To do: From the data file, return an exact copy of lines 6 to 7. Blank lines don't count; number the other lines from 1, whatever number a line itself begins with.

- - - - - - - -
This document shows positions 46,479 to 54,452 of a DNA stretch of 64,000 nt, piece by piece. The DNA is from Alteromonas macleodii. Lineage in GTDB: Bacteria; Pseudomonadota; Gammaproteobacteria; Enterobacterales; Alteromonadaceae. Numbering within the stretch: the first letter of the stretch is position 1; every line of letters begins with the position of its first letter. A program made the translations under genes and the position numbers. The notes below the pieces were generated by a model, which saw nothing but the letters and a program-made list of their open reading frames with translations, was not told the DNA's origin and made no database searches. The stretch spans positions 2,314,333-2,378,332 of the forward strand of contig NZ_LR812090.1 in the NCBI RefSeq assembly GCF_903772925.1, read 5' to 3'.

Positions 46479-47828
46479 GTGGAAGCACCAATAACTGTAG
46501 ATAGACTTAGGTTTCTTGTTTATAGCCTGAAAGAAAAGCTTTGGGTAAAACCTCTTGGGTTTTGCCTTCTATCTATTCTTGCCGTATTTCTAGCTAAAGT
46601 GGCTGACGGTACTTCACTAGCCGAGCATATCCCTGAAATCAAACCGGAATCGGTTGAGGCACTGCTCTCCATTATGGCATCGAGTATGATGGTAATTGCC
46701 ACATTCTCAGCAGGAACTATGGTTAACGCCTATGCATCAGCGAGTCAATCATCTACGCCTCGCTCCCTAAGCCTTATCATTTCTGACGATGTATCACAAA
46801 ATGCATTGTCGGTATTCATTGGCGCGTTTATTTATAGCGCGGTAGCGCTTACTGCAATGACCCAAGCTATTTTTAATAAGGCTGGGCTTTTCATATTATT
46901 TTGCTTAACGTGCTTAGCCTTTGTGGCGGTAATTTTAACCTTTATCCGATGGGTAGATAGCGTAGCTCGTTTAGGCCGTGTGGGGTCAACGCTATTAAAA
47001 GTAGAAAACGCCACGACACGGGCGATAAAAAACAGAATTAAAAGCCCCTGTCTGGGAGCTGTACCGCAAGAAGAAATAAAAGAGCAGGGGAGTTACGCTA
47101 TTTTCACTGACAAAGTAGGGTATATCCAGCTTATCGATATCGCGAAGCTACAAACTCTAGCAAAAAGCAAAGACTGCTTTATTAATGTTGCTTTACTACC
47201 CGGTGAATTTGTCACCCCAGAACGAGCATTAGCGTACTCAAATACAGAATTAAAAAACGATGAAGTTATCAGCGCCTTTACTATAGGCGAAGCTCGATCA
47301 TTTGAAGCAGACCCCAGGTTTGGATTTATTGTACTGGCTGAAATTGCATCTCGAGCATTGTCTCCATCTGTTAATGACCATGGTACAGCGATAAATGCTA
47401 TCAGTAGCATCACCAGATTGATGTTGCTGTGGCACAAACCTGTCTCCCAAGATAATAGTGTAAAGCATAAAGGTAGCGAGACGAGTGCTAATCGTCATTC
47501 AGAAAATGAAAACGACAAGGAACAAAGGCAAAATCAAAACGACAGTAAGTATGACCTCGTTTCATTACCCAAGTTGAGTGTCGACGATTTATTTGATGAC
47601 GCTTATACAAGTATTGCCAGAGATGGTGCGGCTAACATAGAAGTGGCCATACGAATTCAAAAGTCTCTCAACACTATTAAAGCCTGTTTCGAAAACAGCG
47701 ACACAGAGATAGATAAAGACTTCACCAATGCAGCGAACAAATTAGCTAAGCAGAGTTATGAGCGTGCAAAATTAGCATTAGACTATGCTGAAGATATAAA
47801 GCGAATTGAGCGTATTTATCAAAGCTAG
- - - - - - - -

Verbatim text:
46701 ACATTCTCAGCAGGAACTATGGTTAACGCCTATGCATCAGCGAGTCAATCATCTACGCCTCGCTCCCTAAGCCTTATCATTTCTGACGATGTATCACAAA
46801 ATGCATTGTCGGTATTCATTGGCGCGTTTATTTATAGCGCGGTAGCGCTTACTGCAATGACCCAAGCTATTTTTAATAAGGCTGGGCTTTTCATATTATT